Congress could pass military census fix

A 1 percent population slide for both Hopkinsville and Christian County, according to the most recent U.S. Census Bureau estimate, might not look like much on paper. From 2014 to 2015, Hopkinsville’s population was down by 294 — putting the city’s most recent estimate at 32,205. The county lost 656 with the new estimate at 73,309.

But for many reasons, the local drop is significant.

A community that’s declining in population will have a harder time recruiting new business, especially chain stores and restaurants. A population decline can also negatively impact funding for state and federal programs. And there’s the issue of pride. Hopkinsville dropped from seventh to ninth largest cities. That’s not the direction for progress.

As local leaders have preached for many years, Hopkinsville and Christian County must be aware of census methods that fail to count some Fort Campbell soldiers who have established homes in the community.

We knew this in 2010, during the last big census count, but issues related to military installations still have not been resolved.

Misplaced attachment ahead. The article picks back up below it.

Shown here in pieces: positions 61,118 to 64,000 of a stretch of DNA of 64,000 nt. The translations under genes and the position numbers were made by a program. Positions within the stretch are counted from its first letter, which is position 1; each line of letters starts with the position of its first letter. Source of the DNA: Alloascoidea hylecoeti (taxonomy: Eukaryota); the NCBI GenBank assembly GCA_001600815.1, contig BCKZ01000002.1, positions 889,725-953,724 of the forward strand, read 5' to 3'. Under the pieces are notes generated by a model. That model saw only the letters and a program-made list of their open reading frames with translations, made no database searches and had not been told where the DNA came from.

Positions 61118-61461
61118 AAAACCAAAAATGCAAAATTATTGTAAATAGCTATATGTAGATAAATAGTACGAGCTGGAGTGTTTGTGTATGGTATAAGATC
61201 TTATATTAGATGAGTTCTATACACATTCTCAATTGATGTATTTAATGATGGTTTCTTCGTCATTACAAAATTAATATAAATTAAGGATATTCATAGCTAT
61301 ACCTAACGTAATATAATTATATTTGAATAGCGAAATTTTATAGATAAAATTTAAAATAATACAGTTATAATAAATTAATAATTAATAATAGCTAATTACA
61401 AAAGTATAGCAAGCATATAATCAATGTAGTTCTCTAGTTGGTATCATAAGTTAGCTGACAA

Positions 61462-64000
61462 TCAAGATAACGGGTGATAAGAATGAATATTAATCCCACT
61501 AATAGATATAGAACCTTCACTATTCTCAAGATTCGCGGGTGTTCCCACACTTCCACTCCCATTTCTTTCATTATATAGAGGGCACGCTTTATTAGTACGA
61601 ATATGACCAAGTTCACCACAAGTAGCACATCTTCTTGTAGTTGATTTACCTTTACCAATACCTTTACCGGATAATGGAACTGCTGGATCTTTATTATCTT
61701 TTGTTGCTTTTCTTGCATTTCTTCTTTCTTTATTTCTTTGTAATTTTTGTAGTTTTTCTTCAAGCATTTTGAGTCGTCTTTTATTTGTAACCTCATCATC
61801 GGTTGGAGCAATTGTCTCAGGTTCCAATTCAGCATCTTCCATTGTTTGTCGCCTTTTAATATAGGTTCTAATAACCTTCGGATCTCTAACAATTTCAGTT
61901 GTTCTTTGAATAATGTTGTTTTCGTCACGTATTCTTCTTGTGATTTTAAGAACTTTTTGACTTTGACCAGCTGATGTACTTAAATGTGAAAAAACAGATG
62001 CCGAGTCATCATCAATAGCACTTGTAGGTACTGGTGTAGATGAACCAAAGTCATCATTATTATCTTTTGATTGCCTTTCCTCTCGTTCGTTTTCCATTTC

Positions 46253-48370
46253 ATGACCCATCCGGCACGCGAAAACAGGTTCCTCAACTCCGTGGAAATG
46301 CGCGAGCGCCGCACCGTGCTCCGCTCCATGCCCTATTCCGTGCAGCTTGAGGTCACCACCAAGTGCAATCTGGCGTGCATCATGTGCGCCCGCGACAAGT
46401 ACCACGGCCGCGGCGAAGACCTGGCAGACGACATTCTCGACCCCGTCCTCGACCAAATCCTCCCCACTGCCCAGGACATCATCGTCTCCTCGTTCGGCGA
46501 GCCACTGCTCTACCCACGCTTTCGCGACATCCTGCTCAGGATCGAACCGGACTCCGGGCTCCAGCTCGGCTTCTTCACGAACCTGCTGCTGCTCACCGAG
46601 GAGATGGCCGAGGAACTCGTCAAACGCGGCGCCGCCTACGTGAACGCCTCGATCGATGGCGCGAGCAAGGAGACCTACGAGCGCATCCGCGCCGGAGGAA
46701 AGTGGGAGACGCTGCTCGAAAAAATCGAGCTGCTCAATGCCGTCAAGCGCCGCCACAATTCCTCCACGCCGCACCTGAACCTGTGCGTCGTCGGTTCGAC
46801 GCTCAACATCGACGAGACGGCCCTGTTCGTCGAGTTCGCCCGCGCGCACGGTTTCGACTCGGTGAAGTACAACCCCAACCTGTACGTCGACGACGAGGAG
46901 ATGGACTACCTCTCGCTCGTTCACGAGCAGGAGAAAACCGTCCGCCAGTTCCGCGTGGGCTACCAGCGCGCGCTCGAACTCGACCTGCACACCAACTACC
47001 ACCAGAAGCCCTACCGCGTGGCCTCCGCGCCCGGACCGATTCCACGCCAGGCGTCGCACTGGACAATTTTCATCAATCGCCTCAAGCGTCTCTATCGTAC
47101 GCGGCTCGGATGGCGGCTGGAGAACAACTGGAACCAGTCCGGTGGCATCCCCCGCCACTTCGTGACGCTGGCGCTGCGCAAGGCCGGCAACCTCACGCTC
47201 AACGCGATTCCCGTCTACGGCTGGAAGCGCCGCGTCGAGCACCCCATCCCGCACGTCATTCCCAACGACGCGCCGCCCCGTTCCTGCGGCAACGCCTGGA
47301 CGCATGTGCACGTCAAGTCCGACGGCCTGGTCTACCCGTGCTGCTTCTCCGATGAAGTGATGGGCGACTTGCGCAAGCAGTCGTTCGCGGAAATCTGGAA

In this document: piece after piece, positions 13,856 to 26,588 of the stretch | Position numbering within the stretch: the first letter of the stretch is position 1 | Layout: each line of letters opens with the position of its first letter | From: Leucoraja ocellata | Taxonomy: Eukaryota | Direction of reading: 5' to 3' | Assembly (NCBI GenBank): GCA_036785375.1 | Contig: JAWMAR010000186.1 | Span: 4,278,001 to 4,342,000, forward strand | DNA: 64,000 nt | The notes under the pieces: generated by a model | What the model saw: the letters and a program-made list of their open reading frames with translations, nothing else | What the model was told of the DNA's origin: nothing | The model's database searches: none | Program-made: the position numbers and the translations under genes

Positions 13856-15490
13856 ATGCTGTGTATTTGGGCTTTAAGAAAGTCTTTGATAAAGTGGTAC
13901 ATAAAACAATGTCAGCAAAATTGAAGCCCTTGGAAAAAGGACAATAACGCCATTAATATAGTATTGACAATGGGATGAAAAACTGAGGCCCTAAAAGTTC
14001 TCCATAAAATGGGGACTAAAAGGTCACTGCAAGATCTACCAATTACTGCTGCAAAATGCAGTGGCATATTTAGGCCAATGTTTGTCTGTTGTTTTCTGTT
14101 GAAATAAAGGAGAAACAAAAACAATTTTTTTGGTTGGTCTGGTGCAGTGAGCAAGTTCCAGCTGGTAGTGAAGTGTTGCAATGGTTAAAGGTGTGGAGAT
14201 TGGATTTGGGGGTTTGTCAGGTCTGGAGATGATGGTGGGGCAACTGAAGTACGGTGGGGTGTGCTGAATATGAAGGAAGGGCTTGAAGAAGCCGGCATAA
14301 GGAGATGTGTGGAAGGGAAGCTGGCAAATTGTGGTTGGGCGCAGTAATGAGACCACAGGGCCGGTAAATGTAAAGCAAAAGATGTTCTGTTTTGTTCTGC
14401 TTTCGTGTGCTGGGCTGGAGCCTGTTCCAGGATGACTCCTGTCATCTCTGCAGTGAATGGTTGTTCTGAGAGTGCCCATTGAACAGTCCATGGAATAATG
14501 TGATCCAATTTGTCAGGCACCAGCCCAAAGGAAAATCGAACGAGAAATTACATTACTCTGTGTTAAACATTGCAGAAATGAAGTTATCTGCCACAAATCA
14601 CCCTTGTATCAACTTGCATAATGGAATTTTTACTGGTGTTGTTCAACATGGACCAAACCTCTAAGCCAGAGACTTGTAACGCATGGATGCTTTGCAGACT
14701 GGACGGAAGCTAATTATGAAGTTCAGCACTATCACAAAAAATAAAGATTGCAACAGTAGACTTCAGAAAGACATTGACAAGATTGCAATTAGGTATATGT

There is a way to address the impact of military families the census, and U.S. Sen. Rand Paul recently introduced legislation that would help civilian communities surrounding Fort Campbell. We support it.

Paul announced this week that he introduced an amendment to the National Defense Authorization Act. It would require the Census Bureau to count all deployed service members as residents in the area they lived before being deployed.

In 2010, the Census Bureau counted service members as residents of the home of record, which is the address they provided at enlistment.

There are a couple of problems with this. First, many soldiers, marines, sailors and airmen never get counted. Only 59 percent of Department of

Defense records had a home of record when the 2010 Census was conducted, Paul noted in a news release.

The other problem stems from a failure to account for career service members who establish roots in civilian communities surrounding military installations. The Army, for example, does not transfer soldiers as frequently from post to post as it once did. Rather than moving every two years, many soldiers stay four or five years, or longer, at one installation.

Paul’s amendment makes sense, and it would benefit Hopkinsville and Christian County. It would not have any adverse effect on the military. It’s only for census purposes and would not change any individual soldier’s tax records or voting qualifications.

This remedy is long overdue. It would improve the accuracy of the census and it would give communities like Hopkinsville, Oak Grove and Clarksville the credit they deserve for the military families that reside in them.

Kentucky New Era

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